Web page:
Pinguecula: What Is It? Causes & Symptoms
26 March 2021
What is Pinguecula?
A pinguecula (pronounced pin-gwek-yoo-la) appears as a yellow lump on the white of the eye, usually growing on the side of the sclera near your nose. It's a common age-related condition with the growth being benign and usually nothing to be concerned over. The lumps can be made-up of fat, calcium, or both, and when there is more than one growing on the eye, the growths are then known as Pingueculae.
The reason why pinguecula develops isn't fully known, but studies suggest that frequent exposure to sunlight, dust, and wind can promote the development of this condition. This is why pinguecula can sometimes be known as "surfer's eye" as well. It is also believed that consistent use of wearing contact lenses may also be a contributing factor.
The chance of Pingueculae forming on the eye increases as we become older and the majority of people aged 70+ are likely to have one.
The most common symptom of a pinguecula is the spot on white of the eye that occurs, which can appear yellowish. Other symptoms may include:
- dry eyes
- redness or inflamed
- the feeling of sand or rough particle stuck in your eye
The condition does not usually come with any discomfort, which is why treatment is unnecessary. However, it can be accompanied by other irritating symptoms such as dry eyes or the feeling of something in your eye, for which lubricating eye drops can help relieve symptoms.
In rare cases, surgical treatment may be required to remove the pinguecula if it becomes too uncomfortable or inflamed, but people usually want it removed for cosmetic purposes.
Does a pinguecula go away?
Once the pinguecula has formed on the eye, it will not go away by itself. It's also worth noting that it will not grow across your cornea, so there doesn't need to be any concern with the lump getting larger. The only way to remove the bump on the eyeball is by surgery.
Is pinguecula serious?
Pinguecula is not considered to be a serious condition. There is usually no pain or discomfort in most cases, and people can live day-to-day life without any treatment needed.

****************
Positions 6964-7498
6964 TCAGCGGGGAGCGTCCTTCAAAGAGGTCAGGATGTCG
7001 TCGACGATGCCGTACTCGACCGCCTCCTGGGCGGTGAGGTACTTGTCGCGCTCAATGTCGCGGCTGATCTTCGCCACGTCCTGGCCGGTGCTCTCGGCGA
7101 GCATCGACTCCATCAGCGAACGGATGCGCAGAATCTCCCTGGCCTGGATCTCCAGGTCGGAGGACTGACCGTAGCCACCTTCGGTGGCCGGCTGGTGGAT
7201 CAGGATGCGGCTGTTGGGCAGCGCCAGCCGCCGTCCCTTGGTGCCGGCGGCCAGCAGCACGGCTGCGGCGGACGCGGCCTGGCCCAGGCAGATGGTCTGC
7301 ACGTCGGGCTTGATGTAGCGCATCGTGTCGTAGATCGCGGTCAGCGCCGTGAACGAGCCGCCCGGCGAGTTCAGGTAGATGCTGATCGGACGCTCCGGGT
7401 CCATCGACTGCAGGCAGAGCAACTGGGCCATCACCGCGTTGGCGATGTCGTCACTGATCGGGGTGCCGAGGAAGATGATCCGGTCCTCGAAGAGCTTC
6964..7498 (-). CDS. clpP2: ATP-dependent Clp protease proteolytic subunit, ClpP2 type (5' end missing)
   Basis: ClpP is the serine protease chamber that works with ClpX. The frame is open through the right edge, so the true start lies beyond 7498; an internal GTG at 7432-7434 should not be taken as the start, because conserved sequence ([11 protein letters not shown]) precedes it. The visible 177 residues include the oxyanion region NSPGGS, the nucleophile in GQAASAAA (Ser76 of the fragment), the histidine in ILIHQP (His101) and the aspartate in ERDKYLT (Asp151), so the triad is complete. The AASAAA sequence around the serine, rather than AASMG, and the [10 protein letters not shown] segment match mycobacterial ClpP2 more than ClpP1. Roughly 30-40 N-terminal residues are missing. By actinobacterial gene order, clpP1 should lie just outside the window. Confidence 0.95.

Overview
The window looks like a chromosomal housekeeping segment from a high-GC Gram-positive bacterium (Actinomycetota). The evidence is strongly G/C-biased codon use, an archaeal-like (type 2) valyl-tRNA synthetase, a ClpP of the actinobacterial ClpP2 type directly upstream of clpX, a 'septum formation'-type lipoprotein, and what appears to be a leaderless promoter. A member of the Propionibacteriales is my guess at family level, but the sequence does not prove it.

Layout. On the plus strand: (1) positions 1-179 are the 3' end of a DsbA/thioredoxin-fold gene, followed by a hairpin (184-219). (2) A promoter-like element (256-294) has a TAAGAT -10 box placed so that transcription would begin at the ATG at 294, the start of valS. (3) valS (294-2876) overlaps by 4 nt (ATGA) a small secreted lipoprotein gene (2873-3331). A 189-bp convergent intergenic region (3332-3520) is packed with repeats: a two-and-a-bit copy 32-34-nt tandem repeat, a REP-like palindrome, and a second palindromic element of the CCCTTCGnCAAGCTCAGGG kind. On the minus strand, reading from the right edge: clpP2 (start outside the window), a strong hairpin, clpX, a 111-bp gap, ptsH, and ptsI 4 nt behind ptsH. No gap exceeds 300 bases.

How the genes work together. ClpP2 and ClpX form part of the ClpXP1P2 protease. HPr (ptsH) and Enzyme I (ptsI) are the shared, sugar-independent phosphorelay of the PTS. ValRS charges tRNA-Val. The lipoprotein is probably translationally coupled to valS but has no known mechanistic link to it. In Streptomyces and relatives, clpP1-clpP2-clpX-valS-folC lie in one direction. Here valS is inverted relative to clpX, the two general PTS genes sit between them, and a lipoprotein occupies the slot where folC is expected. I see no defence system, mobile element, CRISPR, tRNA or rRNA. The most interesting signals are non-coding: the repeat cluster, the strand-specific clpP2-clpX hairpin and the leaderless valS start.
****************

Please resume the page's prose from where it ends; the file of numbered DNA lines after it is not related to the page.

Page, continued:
Do eye drops help pinguecula?
Lubricating eye drops can help alleviate symptoms that accompany pingueculae, such as dry eyes or the feeling of something in your eye. You can purchase these eye drops from over the counter, or your optician can recommend a suitable remedy.
How common is pinguecula?
Pinguecula is a common condition that affects most of us as we reach our later years (around 70). A higher number of cases appear in those who live in tropical climates that have extensive exposure to sunlight.
Can computer screens cause pinguecula?
There is no evidence to suggest that staring at a computer screen for long periods will cause pingueculae to occur. It can, however, create a risk of digital eye strain developing, which will lead to similar uncomfortable symptoms such as:
- pain in your eyes and eye muscles
- blurred vision
- irritated, dry eyes
- trouble concentrating
- muscle stiffness in your neck and shoulders
Can pinguecula cause blindness?
There have been no cases of patients with pingueculae going blind. The lump usually develops on the side of the eye and doesn't typically grow to a large size that will block your vision.
What is the difference between pterygium and pinguecula?
Pinguecula and pterygium are conjunctival masses that may cause irritation to the eye. Pinguecula appears as a yellow lump on the white of the eye, usually growing on the side of the eye near your nose and is not considered a serious condition.
Pterygium is a fibrous growth on the eye's surface, growing over the conjunctiva and may invade the cornea, which can decrease your vision. For this reason, pterygium is considered to be a more serious condition than pinguecula.
How long does it take for pterygium to go away?
Pterygium will not disappear by itself. The growth can only be removed with surgical treatment. The procedure is minimally invasive and generally takes around 30 to 45 minutes to perform.
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